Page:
4 Cult-Classic Country Songs That Were Never No. 1 Hits

All of the songs on this list are easily recognizable to even the most casual country music fan. But did you know that these cult-classic songs never actually made it to #1 on the country charts? Let’s look at a few legendary country songs that were never actually considered hits when they were released.

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1. “Fancy” by Reba McEntire

This is probably the most surprising entry on our list of country songs that were never really hits. Everyone knows “Fancy” by Reba McEntire! The track was originally written in 1969 by Bobbie Gentry and peaked at #40 on the Billboard Hot 100 at the time. Reba covered the song in 1990, but it only peaked at #8 on the US Hot Country Songs chart. It’s since become one of Reba’s most recognizable songs.

2. “Much Too Young (To Feel This Damn OId)” by Garth Brooks

Garth Brooks fans know this song all too well. It was Brooks’ first-ever single released back in 1989. He still plays it often at his live concerts today. However, the song didn’t chart as well as you’d think when it was released. It peaked at #8 on the Hot Country Songs chart, and that was it. There also isn’t a music video for the track and footage of live performances of the song around the time it came out is very hard to find.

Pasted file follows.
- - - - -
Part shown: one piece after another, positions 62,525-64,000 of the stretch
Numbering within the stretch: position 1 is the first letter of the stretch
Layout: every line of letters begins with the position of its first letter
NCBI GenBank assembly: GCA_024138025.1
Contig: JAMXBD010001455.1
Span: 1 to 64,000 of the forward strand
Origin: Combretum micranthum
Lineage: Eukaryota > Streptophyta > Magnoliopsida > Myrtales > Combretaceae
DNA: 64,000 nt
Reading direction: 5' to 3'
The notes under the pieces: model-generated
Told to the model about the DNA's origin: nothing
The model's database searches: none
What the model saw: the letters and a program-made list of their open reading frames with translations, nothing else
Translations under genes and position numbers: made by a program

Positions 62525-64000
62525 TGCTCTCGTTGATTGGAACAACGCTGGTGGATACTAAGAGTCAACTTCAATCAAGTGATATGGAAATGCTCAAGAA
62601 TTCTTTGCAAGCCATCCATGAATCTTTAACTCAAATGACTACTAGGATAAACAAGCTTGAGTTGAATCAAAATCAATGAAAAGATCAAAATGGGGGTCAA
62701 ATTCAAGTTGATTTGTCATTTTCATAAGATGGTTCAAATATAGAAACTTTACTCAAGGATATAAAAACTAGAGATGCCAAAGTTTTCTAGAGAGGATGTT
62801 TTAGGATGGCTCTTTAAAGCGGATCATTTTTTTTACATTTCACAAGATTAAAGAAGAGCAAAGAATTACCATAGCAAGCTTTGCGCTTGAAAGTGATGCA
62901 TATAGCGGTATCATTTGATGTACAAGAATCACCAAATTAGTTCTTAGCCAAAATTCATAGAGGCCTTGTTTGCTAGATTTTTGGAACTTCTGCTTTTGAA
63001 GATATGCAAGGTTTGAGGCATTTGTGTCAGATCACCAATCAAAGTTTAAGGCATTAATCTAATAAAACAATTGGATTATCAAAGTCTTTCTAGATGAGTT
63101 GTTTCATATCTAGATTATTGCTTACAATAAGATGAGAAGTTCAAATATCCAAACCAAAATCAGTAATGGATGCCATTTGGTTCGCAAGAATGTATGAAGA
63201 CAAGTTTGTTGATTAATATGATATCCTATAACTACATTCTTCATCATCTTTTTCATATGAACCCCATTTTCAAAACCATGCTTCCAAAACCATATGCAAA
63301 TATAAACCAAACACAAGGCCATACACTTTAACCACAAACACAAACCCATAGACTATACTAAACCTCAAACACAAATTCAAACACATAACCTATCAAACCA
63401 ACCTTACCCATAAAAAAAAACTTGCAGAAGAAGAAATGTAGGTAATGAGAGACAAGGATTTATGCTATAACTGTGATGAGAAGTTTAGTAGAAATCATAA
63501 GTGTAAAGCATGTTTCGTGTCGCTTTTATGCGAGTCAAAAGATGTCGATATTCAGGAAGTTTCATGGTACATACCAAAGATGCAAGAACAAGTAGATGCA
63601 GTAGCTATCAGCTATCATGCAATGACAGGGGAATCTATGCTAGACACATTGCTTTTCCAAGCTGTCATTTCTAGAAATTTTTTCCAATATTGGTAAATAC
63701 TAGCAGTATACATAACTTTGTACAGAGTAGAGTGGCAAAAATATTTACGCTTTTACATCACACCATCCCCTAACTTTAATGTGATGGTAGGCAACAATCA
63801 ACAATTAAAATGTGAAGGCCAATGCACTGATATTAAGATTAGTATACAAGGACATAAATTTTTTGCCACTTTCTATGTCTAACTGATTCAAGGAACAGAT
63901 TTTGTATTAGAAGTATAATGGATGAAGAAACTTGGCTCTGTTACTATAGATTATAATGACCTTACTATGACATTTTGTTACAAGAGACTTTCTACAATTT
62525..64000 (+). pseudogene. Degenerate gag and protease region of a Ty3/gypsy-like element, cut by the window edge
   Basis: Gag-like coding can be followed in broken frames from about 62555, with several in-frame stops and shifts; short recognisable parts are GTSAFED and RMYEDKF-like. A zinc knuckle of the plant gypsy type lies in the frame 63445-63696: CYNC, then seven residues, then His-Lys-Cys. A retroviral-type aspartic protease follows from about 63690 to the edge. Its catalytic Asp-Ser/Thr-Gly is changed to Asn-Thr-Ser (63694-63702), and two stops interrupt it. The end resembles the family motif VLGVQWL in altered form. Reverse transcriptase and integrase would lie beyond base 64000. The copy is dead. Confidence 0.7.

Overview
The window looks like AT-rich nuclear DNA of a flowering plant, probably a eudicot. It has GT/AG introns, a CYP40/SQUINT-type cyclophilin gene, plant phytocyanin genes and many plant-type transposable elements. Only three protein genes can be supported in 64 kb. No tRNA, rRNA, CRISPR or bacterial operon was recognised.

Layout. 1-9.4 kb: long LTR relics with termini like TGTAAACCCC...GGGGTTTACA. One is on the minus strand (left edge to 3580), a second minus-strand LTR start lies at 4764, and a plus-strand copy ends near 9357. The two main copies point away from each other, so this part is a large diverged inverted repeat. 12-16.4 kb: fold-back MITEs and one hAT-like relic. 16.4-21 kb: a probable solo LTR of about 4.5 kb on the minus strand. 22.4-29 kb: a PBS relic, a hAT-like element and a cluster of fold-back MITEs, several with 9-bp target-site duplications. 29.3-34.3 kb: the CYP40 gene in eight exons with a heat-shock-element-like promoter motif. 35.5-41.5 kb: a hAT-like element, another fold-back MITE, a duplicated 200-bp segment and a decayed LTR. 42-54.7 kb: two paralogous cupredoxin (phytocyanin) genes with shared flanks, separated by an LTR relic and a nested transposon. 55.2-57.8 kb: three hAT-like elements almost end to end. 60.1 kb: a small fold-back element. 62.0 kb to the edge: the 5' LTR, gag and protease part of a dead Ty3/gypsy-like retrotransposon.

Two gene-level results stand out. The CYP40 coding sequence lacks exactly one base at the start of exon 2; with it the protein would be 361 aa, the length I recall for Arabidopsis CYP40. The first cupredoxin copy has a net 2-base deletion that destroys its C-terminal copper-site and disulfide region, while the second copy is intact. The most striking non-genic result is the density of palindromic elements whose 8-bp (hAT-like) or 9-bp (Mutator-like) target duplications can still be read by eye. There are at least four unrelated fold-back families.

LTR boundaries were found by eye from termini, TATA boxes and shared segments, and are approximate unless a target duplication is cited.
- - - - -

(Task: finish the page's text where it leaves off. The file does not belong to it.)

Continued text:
[See Garth Brooks Live In Concert In Las Vegas]

3. “Coat Of Many Colors” by Dolly Parton

Arguably one of Dolly Parton’s best songs to date, “Coat Of Many Colors” is a major cult classic. The song inspired two different films, after all. You’d think it was a major hit back in 1971. However, it only made it to #4 on the Hot Country Songs chart and is only considered certified gold.

4. “The Pill” by Loretta Lynn

This song was very controversial when it was released back in 1975. In an otherwise conservative music industry, legend Loretta Lynn decided to penn a song about birth control; and it had everyone’s undies in a twist. It’s an iconic anthem beloved by women around the world today. However, the controversy surrounding the track impacted sales, and it only made it to #70 on the Billboard Hot 100.

Photo by Michael Ochs Archives

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